Another important set of losers from the Trump plan are state and local governments that will lose federal infrastructure funding. President Trump claims his approach is to “encourage” state and local governments to stop “waiting for Washington to come to the rescue.” Trump’s move to “encourage” state and local funding will instead be a huge challenge, according to the Bipartisan Policy Center. Many communities are already struggling to fund infrastructure projects, so additional pressure on localities would jeopardize attempts to improve ailing roads, bridges, and other infrastructure.

Finally, the public will lose from the administration’s plan to encourage more public-private partnerships. When governments pay upfront in exchange for long-term concessions, these agreements can cost the public more. These deals give the private sector the ability to collect tolls for decades, while the public loses out on future revenue. Chicago is a cautionary tale. To address budget issues, Mayor Richard M. Daley in 2008 leased the city’s parking meters to Morgan Stanley, which then increased parking tickets up to 800% and was on its way to lose nearly $1 billion, though renegotiation of the 99-year deal saved a fraction of the sum.

There’s a Better Path Forward—What an Infrastructure Initiative Should Look Like

A good infrastructure plan needs to do more than rebuild roads and bridges. To achieve sustainable and inclusive infrastructure investments, we should tackle climate change, invest in quality schools for rural and underserved communities of color, and fund universal broadband.

First, we should tackle climate change in order to secure new jobs and invest in sustainable and inclusive growth. A Roosevelt report estimates that, at current rates, rising sea levels alone will result in a loss of $238 to $507 billion worth of coastal property damage by 2100. We need to invest in green technology for sustainable growth and the safety for Americans.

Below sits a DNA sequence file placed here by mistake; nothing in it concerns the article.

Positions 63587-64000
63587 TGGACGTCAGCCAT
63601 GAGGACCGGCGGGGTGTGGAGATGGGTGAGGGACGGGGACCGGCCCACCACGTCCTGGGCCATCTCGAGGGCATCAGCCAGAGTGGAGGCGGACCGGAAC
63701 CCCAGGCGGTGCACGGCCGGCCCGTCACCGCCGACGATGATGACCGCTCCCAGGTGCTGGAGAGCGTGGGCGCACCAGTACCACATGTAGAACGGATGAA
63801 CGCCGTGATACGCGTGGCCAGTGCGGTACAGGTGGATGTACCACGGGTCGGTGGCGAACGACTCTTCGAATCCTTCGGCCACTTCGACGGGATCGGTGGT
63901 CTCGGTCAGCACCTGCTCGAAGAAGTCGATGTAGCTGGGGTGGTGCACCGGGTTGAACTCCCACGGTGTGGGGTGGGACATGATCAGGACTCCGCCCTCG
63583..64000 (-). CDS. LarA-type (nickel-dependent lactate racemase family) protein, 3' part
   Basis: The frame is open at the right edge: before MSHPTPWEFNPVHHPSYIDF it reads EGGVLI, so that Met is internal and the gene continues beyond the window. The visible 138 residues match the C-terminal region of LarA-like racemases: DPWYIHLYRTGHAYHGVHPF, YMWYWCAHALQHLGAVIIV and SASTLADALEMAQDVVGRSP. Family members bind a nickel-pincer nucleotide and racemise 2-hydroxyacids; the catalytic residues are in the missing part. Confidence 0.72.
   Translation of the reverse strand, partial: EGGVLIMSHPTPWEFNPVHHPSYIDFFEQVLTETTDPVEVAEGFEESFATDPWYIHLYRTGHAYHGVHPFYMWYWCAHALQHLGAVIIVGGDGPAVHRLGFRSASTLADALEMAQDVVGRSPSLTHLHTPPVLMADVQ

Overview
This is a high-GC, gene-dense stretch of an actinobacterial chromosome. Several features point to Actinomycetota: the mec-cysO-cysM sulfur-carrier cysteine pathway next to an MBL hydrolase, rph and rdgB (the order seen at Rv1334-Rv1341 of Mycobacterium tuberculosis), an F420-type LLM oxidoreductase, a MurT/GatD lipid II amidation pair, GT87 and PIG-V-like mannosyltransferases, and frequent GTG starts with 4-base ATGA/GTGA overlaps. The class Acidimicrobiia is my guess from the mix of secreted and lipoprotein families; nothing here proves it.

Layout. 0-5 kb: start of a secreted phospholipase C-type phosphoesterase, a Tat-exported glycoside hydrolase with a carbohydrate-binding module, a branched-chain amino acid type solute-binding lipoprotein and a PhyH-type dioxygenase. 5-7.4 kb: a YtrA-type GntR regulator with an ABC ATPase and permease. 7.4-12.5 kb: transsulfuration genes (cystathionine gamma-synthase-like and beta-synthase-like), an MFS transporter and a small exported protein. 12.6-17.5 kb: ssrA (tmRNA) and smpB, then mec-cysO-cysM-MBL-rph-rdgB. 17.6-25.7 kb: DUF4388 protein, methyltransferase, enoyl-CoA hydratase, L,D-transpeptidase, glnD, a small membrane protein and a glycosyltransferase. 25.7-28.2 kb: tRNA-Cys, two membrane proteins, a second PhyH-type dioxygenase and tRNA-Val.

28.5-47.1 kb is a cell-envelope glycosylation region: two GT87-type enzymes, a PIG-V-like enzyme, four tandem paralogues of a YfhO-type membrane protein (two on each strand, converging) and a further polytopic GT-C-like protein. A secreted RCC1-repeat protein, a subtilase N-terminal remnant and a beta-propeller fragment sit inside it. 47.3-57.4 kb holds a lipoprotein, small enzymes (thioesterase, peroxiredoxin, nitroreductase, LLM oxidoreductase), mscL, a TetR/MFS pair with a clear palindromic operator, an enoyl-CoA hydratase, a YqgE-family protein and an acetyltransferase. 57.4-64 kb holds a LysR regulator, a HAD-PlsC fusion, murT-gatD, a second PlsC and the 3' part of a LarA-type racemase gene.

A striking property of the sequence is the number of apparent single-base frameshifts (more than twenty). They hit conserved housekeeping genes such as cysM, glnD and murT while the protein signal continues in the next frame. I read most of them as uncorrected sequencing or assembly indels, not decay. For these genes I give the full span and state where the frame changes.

Second, we should combat inequality and foster more-inclusive infrastructure investments by providing quality schools for underserved children in rural and inner-city communities. One-fourth of American schoolchildren attend rural or small-town schools, making it imperative that we invest in their success. Investment in education is one of the leading ways to uplift rural communities. Unfortunately, the lack of investment in inner-city education, for example, has limited opportunity for low-income students of color in these areas as these students are less likely to enroll in high-scoring elementary and middle schools. With only 72% of Black adults aged 25 and above having received a high school diploma in comparison to 86% of white adults, the numbers make evident that we need to do better in providing good education to Black communities. Closing achievement gaps for underserved communities, both in the rural and urban settings, is necessary for inclusive growth.

Finally, we need to encourage innovation and labor participation from rural and underserved communities of color by funding universal broadband. The internet is a pillar in our economy, and we should do better to supply it. As mentioned in a Roosevelt report, universal broadband would allow millions more of Americans to have access to education, jobs, and informationa key building block of an inclusive economy. This would foster innovation and general labor participation, as well. Currently, about 39% of rural Americans do not have access to the FCC’s sufficient Internet benchmark. There is broad space for improvement.

On the campaign trail, Trump reassured the public that his infrastructure initiative would make America a leading nation in infrastructure; instead, he has prioritized the private sector at the expense of inclusive economic growth. Our country’s infrastructure is too important in the fight for a more equitable economy for us to not hold him accountable. As more details of his initiative continue to emerge in the coming months, we must ask ourselves: Who’s really winning?